Donald Trump and his wife Melania Kanauss watch the Miami Heat play the New York Knicks in the first quarter of their NBA game in New York's Madison Square Garden, March 15, 2005. REUTERS/Ray Stubblebine RFS
Donald Trump (L) and his wife Melania arrive at the Museum of Modern Art for a reception in honor of Britain's Prince Charles and his wife Camilla, Duchess of Cornwall, in New York November 1, 2005. The Royals are on the first day of an eight-day visit to the U.S. REUTERS/Gary Hershorn
Donald Trump arrives with wife Melania at a reception in honor of Britain's Prince Charles and Camilla, Duchess of Cornwall, at The Museum of Modern Art in New York, November 1, 2005. REUTERS/Brendan McDermid
Donald Trump (L) and his wife Melania (R) arrive at the Museum of Modern Art for a reception in honor of Britain's Prince Charles and his wife Camilla, Duchess of Cornwall, in New York, November 1, 2005. The royals are on the first day of an eight-day visit to the U.S. REUTERS/Gary Hershorn
Real estate tycoon Donald Trump and his wife Melania attend a Miami Heat against the Los Angeles Lakers NBA game on Christmas Day in Miami, Florida, December 25, 2005. REUTERS/Marc Serota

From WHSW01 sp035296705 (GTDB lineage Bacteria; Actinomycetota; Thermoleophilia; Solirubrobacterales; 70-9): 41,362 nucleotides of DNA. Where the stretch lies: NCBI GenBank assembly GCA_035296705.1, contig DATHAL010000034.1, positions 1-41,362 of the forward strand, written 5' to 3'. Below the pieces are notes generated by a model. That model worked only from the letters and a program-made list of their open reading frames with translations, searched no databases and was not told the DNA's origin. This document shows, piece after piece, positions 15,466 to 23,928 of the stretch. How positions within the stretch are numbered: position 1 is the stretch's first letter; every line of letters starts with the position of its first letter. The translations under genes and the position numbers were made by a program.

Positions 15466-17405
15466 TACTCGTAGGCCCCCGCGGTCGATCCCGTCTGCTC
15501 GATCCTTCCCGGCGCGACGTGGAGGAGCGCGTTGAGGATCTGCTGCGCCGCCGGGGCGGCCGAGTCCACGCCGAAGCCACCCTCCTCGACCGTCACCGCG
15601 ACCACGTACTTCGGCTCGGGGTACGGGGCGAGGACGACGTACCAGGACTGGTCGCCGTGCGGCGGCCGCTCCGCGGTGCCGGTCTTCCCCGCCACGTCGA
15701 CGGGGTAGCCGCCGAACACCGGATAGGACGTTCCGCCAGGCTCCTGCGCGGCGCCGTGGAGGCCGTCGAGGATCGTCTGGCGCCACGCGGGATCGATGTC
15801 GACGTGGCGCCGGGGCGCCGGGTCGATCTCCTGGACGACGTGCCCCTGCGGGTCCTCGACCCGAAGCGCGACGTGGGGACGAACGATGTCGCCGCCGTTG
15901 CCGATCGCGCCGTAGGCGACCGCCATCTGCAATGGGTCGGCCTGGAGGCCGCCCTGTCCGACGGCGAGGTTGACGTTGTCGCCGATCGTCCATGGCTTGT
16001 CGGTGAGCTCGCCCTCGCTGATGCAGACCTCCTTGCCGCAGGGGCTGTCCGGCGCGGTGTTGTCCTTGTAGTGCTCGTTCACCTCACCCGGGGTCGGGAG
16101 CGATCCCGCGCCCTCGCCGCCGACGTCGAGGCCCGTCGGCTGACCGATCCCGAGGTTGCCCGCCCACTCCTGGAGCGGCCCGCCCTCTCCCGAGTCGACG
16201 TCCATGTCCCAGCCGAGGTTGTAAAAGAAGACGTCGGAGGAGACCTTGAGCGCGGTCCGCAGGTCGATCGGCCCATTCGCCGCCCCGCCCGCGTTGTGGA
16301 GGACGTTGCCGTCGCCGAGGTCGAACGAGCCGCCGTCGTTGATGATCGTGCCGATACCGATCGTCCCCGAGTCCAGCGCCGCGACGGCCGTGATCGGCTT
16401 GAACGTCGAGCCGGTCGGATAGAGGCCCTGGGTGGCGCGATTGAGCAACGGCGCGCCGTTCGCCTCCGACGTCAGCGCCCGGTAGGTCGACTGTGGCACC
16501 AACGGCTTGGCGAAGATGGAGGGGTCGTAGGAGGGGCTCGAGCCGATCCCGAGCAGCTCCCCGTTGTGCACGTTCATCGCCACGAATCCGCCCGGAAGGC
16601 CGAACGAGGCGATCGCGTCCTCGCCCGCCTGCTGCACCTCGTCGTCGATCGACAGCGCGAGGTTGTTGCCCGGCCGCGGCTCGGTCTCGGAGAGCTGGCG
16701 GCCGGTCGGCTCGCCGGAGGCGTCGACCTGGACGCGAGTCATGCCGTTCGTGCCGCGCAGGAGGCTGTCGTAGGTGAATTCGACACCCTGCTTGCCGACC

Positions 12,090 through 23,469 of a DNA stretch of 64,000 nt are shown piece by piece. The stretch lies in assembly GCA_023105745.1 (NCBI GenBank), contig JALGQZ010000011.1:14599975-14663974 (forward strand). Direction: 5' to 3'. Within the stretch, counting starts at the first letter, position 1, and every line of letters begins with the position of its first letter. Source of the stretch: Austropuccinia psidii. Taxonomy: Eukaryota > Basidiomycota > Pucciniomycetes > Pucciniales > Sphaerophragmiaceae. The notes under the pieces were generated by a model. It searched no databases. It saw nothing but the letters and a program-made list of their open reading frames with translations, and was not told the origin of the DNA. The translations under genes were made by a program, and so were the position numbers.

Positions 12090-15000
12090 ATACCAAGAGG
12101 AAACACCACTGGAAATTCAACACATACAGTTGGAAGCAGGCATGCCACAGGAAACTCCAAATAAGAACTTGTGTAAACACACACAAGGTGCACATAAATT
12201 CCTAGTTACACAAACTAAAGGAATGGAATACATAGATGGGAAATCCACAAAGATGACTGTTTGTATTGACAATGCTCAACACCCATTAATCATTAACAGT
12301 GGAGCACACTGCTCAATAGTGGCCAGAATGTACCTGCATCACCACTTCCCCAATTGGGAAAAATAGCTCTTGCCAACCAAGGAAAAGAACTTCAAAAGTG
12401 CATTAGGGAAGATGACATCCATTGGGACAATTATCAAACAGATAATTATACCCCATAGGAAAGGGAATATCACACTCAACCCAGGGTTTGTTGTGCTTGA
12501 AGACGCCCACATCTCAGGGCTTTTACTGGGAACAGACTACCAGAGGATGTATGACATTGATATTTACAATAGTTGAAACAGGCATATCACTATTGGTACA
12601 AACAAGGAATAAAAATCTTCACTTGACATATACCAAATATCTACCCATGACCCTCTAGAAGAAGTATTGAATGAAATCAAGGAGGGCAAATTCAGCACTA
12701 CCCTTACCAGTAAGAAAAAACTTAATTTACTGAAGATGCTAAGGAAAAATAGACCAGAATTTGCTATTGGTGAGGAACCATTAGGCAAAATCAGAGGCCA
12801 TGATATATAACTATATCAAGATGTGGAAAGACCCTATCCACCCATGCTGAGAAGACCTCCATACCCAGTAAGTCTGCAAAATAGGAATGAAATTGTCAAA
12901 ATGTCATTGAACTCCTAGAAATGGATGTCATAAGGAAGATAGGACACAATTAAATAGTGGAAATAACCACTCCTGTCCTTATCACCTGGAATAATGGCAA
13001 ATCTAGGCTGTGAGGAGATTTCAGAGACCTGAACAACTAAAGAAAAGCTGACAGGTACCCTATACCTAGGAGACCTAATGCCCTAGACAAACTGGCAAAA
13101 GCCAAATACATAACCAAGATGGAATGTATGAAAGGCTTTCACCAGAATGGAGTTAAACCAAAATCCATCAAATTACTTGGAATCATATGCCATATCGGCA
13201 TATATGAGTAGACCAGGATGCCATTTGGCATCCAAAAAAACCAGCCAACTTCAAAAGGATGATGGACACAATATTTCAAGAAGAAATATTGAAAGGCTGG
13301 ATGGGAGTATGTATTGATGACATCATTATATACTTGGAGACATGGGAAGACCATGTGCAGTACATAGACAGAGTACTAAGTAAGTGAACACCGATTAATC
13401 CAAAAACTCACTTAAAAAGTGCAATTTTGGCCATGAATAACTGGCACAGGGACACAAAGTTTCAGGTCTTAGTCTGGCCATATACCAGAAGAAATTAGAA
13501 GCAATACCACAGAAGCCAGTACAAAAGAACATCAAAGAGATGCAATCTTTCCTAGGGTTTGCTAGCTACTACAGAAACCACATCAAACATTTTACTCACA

Donald Trump stands next to his wife Melania and their son Barron before he received a star on the Hollywood Walk of Fame in Los Angeles January 16, 2007. REUTERS/Chris Pizzello (UNITED STATES)
Real estate magnate and television personality Donald Trump and his wife Melania stand on the red carpet at the Metropolitan Museum of Art Costume Institute Benefit celebrating the opening of the exhibition "Alexander McQueen: Savage Beauty" in New York May 2, 2011. REUTERS/Mike Segar (UNITED STATES - Tags: ENTERTAINMENT FASHION BUSINESS)
Businessman and real estate developer Donald Trump and his wife Melania watch Rafael Nadal of Spain play against Tommy Robredo during their men's quarter-final match at the U.S. Open tennis championships in New York September 4, 2013. REUTERS/Adam Hunger (UNITED STATES - Tags: SPORT TENNIS ENTERTAINMENT REAL ESTATE BUSINESS)
U.S. Republican presidential candidate Donald Trump (2nd from L) watches with his wife Melania as Serena Williams of the U.S. plays against her sister and compatriot Venus Williams in their quarterfinals match at the U.S. Open Championships tennis tournament in New York, September 8, 2015. REUTERS/Lucas Jackson
U.S. Republican presidential candidate Donald Trump kisses his wife Melania as he speaks at a campaign rally on caucus day in Waterloo, Iowa February 1, 2016. REUTERS/Rick Wilking
U.S. Republican presidential candidate Donald Trump speaks as his wife Melania listens at a campaign rally on caucus day in Waterloo, Iowa February 1, 2016. REUTERS/Rick Wilking
U.S. Republican presidential candidate Donald Trump reacts to an answer his wife Melania gives during an interview on NBC's 'Today' show in New York, U.S. April 21, 2016. REUTERS/Brendan McDermid
Melania Trump gestures at her husband Republican U.S. presidential candidate Donald Trump as they leave the stage, after she concluded her remarks at the Republican National Convention in Cleveland, Ohio, U.S. July 18, 2016. REUTERS/Mike Segar TPX IMAGES OF THE DAY